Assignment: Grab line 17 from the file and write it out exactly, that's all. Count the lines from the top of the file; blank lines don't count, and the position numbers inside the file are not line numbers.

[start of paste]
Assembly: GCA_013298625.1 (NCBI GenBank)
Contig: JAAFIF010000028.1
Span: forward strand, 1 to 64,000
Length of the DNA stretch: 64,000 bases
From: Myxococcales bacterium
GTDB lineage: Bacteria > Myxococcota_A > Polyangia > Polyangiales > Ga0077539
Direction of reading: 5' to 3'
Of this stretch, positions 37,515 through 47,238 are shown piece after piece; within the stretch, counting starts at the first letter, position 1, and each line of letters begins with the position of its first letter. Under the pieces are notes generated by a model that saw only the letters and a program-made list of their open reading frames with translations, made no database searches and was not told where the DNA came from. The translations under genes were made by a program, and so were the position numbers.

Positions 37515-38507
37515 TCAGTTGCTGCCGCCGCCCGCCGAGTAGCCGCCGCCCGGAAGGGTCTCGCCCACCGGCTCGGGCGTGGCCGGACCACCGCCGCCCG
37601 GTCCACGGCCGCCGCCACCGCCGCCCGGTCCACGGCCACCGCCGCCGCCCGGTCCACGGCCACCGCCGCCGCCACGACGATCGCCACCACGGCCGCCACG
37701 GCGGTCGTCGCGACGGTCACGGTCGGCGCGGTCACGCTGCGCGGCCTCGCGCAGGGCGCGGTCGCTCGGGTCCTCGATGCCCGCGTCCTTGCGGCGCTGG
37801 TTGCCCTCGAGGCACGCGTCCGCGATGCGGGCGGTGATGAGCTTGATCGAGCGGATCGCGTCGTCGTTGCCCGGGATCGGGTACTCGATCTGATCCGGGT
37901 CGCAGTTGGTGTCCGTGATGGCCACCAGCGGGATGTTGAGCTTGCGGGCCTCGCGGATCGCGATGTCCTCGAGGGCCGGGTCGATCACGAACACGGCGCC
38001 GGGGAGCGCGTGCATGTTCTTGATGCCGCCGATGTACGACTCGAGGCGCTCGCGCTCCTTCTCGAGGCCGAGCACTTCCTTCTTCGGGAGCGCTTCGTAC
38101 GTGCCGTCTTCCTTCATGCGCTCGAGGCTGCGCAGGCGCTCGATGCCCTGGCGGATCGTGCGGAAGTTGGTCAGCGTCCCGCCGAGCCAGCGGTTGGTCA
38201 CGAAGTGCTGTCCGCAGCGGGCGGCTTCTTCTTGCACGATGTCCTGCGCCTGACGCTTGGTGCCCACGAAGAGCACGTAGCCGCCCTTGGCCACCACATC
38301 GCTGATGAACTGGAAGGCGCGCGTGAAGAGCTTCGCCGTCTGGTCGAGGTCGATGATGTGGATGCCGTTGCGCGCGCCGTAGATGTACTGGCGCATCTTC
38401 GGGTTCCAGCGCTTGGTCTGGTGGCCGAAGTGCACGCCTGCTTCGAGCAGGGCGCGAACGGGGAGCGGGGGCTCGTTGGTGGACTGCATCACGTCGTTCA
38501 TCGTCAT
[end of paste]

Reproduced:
38201 CGAAGTGCTGTCCGCAGCGGGCGGCTTCTTCTTGCACGATGTCCTGCGCCTGACGCTTGGTGCCCACGAAGAGCACGTAGCCGCCCTTGGCCACCACATC